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May 2019 was pretty mild for most of NZ. But we’re into Winter now. If you’ve set foot into a homewares store in the last few weeks, it’s likely you’ll have been greeted with a large display of heaters. All shapes, sizes, wattage, prices. Kiwis are looking to stay warm mid year but the options are numerous and can be daunting.

You might need multiple heaters for various needs. Let’s break down the common types of heaters and look at who/what they might be right for.

Fan heaters

The standalone plug-in fan heater is favourite of many for heating small spaces. We’ll often place them down by our feet on chilly nights, or under the desk in the office. If we’re working in a small cold home study on the computer, they can heat up pretty fast.

But a small fan heater really isn’t that efficient and struggles to heat medium-large spaces at home. They’re simple to use, with variable heat settings and a thermostat to flick off at certain reached temperature, however they’ll really chew through power as a primary heating solution.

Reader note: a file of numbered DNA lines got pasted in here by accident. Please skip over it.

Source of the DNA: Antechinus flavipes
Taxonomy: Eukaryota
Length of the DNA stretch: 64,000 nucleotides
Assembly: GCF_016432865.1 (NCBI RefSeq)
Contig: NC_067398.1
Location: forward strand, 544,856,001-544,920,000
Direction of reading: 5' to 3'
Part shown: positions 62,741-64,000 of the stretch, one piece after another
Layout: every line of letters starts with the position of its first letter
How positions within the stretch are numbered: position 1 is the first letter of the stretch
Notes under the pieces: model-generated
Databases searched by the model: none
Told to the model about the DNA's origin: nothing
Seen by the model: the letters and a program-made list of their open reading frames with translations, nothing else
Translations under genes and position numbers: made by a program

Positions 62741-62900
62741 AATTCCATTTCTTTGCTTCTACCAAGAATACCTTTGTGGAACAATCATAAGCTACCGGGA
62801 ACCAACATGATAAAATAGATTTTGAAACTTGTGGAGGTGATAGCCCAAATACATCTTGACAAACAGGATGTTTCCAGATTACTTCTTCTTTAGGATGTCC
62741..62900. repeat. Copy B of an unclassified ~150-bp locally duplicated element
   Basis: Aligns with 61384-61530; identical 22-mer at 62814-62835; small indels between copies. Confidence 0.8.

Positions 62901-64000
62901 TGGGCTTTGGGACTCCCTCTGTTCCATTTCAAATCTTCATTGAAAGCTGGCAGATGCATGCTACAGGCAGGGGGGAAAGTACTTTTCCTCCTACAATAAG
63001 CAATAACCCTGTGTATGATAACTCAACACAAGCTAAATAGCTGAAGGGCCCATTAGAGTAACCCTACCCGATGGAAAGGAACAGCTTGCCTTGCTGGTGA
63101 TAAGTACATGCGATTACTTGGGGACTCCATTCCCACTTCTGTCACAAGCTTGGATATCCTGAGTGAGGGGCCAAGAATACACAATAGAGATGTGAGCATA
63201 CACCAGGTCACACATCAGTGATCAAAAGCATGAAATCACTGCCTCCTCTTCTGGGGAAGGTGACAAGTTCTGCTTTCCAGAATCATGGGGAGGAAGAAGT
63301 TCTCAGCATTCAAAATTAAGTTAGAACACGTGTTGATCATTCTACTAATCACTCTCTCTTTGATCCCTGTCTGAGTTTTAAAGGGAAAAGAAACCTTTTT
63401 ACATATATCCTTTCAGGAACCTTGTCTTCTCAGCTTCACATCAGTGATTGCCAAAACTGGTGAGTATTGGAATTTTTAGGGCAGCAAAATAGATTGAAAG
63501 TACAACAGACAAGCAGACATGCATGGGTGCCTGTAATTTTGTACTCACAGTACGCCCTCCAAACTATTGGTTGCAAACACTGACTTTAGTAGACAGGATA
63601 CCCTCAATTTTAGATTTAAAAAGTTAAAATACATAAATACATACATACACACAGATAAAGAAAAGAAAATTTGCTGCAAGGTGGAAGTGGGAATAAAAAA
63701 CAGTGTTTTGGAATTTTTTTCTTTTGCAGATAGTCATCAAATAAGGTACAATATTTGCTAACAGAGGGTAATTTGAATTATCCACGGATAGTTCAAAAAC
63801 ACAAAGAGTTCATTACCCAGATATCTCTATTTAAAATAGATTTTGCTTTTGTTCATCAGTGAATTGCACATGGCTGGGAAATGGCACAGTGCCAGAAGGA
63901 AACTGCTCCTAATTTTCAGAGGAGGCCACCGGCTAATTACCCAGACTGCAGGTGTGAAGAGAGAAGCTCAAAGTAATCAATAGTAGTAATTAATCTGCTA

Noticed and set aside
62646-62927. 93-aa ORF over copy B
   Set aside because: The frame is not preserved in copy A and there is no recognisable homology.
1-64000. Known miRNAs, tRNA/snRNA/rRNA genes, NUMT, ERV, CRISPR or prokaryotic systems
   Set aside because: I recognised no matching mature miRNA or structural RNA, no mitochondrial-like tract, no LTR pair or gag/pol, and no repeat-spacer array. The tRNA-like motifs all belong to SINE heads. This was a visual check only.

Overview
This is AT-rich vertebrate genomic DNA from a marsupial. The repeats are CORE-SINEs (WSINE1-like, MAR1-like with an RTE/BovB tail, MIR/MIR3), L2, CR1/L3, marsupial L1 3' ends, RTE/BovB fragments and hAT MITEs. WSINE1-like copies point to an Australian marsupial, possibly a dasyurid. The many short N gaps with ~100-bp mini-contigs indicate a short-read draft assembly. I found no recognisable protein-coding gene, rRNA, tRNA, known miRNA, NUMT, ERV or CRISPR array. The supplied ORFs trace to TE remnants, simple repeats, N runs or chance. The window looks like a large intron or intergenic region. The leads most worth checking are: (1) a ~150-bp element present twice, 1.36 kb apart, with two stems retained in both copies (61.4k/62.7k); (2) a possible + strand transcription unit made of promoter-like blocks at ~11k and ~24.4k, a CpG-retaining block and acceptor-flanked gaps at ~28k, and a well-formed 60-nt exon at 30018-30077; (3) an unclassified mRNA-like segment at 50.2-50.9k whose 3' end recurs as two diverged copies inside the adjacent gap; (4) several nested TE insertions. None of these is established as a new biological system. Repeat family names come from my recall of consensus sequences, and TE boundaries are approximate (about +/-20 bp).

Fan heaters can be picked up cheaply, making them popular.  There are some more expensive fan heaters which offer better heating and efficiency technology, but the price can start to get up to the level where another type of heater could be a better option anyway.

Fan heaters may be good for:

  • Small spaces and rooms

Fan heaters may not be good for:

  • Heating large rooms like a living room
  • A primary heating solution

Buyers’ Tip: Find a model with auto-shut off when knocked over

Wall panel heaters

These are flat, square or rectangular surfaces that are plugged into the wall and then mounted against that same wall, radiating heat into places like hallways and bedrooms. Some panel heaters are standalone (on the ground) and some are convertible to be either. These heaters are typically less effective at heating quickly than other options as they do not heat up to high temperatures. This however does make many models of panel heaters safer for pets and children (always check with the specific model though).

Wall panel heaters aren’t usually very expensive, and being mounted to the wall, don’t take up floor space. You may see panel heaters as cheap to run, but this needs to be balanced out with its effectiveness. Often panel heaters are just left on to keep a room at a reasonable temperature. However a more powerful heater may be able to do the same job and be switched off when not needed.